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Old 12-19-2006, 12:19 PM   #1
kshkid
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Improving the performance !!!


Hi,

I am working with a small piece of code to find common elements between two files.

Code:
#! /opt/third-party/bin//perl

open(sf1,small) || die "couldn't open the file small file!";

$cnt = 1;
@file = ();

while ( $record1 = <sf1> ) {
  if( $cnt <= 1000 ) {
    push(@file, $record1);
    $cnt += 1;
  }

  else {
    $cnt = 1;
    open(tf1,big) || die "couldn't open the file <big file!>";
    while ( $record2 = <tf1> ) {
        foreach(@file) {
          if( $record2 eq $_ ) {
            print "Got it : $record2" ;
          }
        }
    }
    close(tf1);
    @file = ($record1);
  }
}
close(sf1);

print "\n";
exit 0;
and the another piece with grep,

Code:
#! /opt/third-party/bin//zsh

while read line
do
grep $line big 2>/dev/null 1>&2

if [ $? -eq 0 ]
then
echo $line
fi

done < small

exit 0

The performance of the grep tool seems to outperform that of the perl. Am suprised that for perl file contents are read to memory and comparison are made from the memory elements and I supposed that should be faster (perl)
But in all the samples of different records that I had run, grep seems to outperform the performance of perl.

Any way to improve the performance of perl?
Thanks for your inputs in advance !!!
 
Old 12-19-2006, 12:48 PM   #2
jim mcnamara
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If you want fast:
Code:
grep -f small big
 
Old 12-19-2006, 02:22 PM   #3
schneidz
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Quote:
Originally Posted by jim mcnamara
If you want fast:
Code:
grep -f small big
another experiment that is related to the original post:

i noticed that if you do
Code:
egrep "(item1|item2)" file.lst
against a million record file, it is a big bottleneck compared to putting the items in the quotes into a small file.

why is that ?
 
Old 12-19-2006, 05:09 PM   #4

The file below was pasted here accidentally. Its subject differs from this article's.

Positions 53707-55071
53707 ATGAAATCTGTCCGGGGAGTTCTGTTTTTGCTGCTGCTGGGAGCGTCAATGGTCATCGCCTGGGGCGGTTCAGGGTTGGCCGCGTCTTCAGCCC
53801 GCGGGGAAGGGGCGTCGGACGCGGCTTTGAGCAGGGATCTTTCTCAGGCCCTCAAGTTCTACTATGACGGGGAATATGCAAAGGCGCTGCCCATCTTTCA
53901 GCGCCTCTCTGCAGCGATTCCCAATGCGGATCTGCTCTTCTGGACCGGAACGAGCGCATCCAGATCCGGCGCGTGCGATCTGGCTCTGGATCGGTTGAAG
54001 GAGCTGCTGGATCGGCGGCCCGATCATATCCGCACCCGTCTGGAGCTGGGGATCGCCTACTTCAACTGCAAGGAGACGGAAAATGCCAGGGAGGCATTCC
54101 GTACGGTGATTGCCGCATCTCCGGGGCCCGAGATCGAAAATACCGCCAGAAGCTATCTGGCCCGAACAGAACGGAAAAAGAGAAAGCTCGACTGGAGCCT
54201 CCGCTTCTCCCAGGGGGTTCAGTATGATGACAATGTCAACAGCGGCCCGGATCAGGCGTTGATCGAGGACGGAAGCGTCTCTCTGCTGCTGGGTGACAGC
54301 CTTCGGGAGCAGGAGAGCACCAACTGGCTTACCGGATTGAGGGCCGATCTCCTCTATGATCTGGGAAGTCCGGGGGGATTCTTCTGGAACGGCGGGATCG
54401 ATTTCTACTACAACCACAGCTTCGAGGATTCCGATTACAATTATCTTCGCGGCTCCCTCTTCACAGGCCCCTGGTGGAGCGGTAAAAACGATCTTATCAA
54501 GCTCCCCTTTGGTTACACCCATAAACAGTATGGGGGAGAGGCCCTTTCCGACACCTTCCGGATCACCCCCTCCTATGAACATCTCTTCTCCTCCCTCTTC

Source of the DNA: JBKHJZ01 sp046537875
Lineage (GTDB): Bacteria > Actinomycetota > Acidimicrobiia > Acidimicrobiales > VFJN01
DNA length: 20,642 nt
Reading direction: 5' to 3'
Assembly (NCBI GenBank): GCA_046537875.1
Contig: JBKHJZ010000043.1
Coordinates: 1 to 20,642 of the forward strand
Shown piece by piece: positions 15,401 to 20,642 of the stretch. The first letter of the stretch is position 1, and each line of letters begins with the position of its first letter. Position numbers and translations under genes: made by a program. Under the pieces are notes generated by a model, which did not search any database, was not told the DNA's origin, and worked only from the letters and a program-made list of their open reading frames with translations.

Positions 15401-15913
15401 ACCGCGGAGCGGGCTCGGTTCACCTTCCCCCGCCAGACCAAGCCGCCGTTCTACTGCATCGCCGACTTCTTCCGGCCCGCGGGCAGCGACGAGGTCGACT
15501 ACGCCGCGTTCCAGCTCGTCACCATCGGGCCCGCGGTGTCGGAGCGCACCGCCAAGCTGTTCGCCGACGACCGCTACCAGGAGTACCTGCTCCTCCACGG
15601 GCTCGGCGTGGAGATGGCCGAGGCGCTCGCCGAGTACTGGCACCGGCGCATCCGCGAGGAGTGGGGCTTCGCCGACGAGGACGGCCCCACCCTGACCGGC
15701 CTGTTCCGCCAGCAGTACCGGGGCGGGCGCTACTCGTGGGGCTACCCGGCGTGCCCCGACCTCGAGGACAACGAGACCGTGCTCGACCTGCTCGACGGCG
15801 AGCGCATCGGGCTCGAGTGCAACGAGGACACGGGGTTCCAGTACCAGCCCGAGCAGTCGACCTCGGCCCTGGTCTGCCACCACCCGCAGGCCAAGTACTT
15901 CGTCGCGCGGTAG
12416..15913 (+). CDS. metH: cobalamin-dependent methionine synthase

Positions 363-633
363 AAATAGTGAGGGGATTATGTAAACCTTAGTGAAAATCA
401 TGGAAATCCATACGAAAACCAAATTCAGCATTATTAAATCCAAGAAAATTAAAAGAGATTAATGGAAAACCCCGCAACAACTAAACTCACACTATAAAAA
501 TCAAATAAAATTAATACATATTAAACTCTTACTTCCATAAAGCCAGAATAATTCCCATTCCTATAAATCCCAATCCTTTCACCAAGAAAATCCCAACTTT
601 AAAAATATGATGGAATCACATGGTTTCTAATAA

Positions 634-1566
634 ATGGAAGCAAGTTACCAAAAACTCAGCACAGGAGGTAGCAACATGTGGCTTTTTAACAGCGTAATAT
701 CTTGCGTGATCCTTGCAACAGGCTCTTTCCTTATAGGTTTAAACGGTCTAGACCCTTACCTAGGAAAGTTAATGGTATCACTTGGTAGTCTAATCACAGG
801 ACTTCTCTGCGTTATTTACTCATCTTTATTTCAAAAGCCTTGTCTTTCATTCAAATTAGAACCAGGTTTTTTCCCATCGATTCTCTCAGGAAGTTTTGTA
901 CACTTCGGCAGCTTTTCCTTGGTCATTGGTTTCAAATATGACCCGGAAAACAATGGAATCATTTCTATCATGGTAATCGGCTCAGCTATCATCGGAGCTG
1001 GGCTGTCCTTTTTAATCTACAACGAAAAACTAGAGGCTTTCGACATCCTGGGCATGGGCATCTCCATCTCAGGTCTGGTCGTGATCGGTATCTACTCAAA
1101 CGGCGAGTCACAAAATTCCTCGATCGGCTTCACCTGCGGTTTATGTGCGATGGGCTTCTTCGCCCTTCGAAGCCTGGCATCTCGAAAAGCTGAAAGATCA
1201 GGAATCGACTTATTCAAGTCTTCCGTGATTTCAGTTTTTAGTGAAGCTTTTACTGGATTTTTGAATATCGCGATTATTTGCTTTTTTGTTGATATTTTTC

chrism01
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For a start, use a hash instead of @file and say:

Code:
    while ( $record2 = <tf1> ) 
    {
        if( exists($file_hash{$record2} )
        {
            print "Got it : $record2" ;
        }
    }
http://perldoc.perl.org/search.html?q=hash+example

Last edited by chrism01; 12-19-2006 at 05:10 PM.
 
Old 12-20-2006, 03:01 AM   #5
kshkid
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Quote:
Originally Posted by jim mcnamara
If you want fast:
Code:
grep -f small big

This is really slower than the 2 code snippets I had posted. Almost it takes 10 times the time taken with the other ones. This seems to be really slow.
 
Old 12-20-2006, 10:21 AM   #6
jim mcnamara
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Define seems.

Try running this script with time ./scriptname to give you real asnwers to performance times.

And you could be right - if small has thousands of lines in it, the regexp created could be snail slow. You can do things to "tune" a regexp. Are the contents of your "small" whole lines? Try prepending ^ to each line in small:
Code:
This is a line
^This is a line
 
Old 12-20-2006, 10:46 AM   #7
kshkid
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Quote:
Originally Posted by jim mcnamara
Define seems.

Try running this script with time ./scriptname to give you real asnwers to performance times.

And you could be right - if small has thousands of lines in it, the regexp created could be snail slow. You can do things to "tune" a regexp. Are the contents of your "small" whole lines? Try prepending ^ to each line in small:
Code:
This is a line
^This is a line
Thats great Jim,

prepending with ^ seems to improve the performance - better